Who decides if I get a scholarship?
Although admissions offices can refuse the admission of any student thereby refusing any athletic scholarship, university athletic programs have considerable influence with the admission office. This allows coaches to scout and recruit players and offer scholarships to those who they want for their programs.
Does every student-athlete receive a 100% “full-scholarship”?
Typically, university hockey teams carry 22-26 players and have 18 “full-scholarships” to distribute at they see fit. Usually, of these 18 athletic scholarships some are divided into partial athletic scholarships and some remain full athletic scholarships. Most teams have some student-athletes who receive only a portion of their expenses in scholarship and some athletes who receive all their expenses in scholarship.
Can athletic scholarships be cancelled if I play bad or the coach doesn’t like me?
If you are receiving an athletic scholarship, the scholarship may be reduced or canceled during the
academic year only if you:

  • render yourself ineligible for NCAA competition; or
  • misrepresented any information on your application, letter of intent or financial aid agreement;

or

  • commit serious misconduct which warrants a substantial disciplinary penalty; or
  • voluntarily quit the team for personal reasons.
  • Athletic scholarships may not be reduced, canceled or increased during the period of award:
  • based on your ability, performance, or contribution to your team’s success; or
  • because an injury prevents you from participating; or
  • for any other athletics reason.

Can I keep my scholarship if I am not playing on the team?
Because athletic scholarships are awarded for athletic participation, if you either quit the team or are released based on the grounds listed above you will lose your athletic scholarship.
How is an athletic scholarship renewed?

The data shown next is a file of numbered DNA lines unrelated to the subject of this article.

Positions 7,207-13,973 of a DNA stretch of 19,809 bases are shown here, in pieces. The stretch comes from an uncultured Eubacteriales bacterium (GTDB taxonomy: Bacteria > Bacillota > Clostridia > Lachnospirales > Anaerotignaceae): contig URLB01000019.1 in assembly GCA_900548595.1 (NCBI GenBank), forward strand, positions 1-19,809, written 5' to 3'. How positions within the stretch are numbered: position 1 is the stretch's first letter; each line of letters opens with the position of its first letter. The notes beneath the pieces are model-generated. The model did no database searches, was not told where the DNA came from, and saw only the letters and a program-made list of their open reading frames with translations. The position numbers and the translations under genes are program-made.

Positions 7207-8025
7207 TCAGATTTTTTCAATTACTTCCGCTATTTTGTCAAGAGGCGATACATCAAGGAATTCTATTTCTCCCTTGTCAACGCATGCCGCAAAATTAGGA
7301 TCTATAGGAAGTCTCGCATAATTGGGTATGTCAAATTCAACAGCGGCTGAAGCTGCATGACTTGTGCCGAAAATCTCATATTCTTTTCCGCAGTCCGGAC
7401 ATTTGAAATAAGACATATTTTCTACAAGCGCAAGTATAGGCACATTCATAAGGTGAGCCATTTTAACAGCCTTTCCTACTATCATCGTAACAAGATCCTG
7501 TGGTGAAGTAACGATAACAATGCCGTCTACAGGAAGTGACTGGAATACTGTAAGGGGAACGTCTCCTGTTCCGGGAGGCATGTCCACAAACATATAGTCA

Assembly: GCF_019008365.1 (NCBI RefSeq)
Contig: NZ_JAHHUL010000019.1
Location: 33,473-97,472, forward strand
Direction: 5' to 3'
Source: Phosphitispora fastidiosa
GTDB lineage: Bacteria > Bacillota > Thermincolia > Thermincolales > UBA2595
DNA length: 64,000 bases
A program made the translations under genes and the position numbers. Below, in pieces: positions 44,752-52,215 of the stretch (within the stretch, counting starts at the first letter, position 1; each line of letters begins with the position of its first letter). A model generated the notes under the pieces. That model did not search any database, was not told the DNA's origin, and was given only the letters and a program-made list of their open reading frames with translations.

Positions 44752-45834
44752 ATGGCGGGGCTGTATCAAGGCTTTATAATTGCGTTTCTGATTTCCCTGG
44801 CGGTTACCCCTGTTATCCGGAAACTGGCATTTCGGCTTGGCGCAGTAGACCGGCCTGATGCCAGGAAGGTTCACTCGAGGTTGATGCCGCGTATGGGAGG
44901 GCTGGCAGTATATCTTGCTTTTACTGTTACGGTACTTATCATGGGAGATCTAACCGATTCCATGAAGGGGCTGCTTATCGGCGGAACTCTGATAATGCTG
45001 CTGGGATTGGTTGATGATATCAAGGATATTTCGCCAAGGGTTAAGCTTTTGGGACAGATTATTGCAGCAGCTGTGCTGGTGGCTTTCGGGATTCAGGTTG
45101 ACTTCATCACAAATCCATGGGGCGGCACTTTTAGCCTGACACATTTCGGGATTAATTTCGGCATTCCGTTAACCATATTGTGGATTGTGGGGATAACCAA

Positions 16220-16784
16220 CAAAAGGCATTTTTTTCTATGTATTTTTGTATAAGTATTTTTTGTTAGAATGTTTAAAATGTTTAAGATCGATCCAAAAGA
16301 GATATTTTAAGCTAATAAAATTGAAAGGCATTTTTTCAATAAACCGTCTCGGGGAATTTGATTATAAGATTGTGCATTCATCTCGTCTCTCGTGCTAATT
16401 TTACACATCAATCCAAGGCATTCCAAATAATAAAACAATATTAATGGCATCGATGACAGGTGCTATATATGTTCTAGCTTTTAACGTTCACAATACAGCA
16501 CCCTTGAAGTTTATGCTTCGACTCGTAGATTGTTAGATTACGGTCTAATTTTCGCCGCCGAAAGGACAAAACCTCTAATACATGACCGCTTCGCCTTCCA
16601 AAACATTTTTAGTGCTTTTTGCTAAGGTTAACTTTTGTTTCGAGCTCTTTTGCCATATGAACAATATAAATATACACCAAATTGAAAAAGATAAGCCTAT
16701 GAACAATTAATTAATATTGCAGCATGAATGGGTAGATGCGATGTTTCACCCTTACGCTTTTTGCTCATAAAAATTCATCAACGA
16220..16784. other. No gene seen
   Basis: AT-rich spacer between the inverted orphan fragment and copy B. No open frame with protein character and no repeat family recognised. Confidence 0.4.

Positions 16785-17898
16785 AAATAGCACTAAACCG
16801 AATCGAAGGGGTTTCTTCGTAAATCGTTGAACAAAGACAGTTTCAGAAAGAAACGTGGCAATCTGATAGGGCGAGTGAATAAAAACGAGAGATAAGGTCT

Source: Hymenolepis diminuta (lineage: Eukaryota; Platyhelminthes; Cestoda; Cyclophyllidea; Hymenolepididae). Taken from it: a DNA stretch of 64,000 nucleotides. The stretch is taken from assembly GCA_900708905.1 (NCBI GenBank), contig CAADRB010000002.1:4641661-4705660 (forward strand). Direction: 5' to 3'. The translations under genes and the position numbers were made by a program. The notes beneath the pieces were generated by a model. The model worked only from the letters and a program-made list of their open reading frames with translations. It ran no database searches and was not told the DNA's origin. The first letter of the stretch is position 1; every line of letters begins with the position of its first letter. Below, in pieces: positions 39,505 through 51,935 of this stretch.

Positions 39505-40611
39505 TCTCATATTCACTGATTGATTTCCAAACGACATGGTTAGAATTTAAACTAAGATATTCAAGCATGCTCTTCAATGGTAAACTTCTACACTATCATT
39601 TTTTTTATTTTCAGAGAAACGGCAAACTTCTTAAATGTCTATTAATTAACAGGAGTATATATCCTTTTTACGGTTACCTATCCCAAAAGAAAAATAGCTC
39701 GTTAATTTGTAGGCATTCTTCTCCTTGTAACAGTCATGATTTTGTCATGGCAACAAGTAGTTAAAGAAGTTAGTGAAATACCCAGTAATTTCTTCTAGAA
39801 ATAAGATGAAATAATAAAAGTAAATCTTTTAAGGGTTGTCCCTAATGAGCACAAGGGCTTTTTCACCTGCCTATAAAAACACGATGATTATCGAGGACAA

The decision to renew a scholarship is made on a year-by-year or term-by-term basis, depending on the regulations of the institution. If you are receiving an athletic scholarship, the institution must notify you in writing on or before July 1 whether the aid has been renewed or not renewed for the next academic year. This written notification comes from the institution’s financial aid authority and not from the athletics department. If the institution decides not to renew your athletic scholarship, or is going to reduce the amount of the scholarship, the institution must notify you in writing that you have the right to a hearing.

What universities offer athletic scholarships?
Athletes can receive athletic scholarships to Division I and II universities only. However, there are a number of universities within Division I that offer financial aid rather than athletic scholarships.

E. Financial Aid
What is financial aid?
Financial aid is a grant from the university that is not based on athletic ability or participation on a college or university team.
What is covered by financial aid?
Financial aid can be granted for tuition and fees, room and board, books and transportation.

How do universities determine “financial need” when that is the main criteria for receiving financial aid?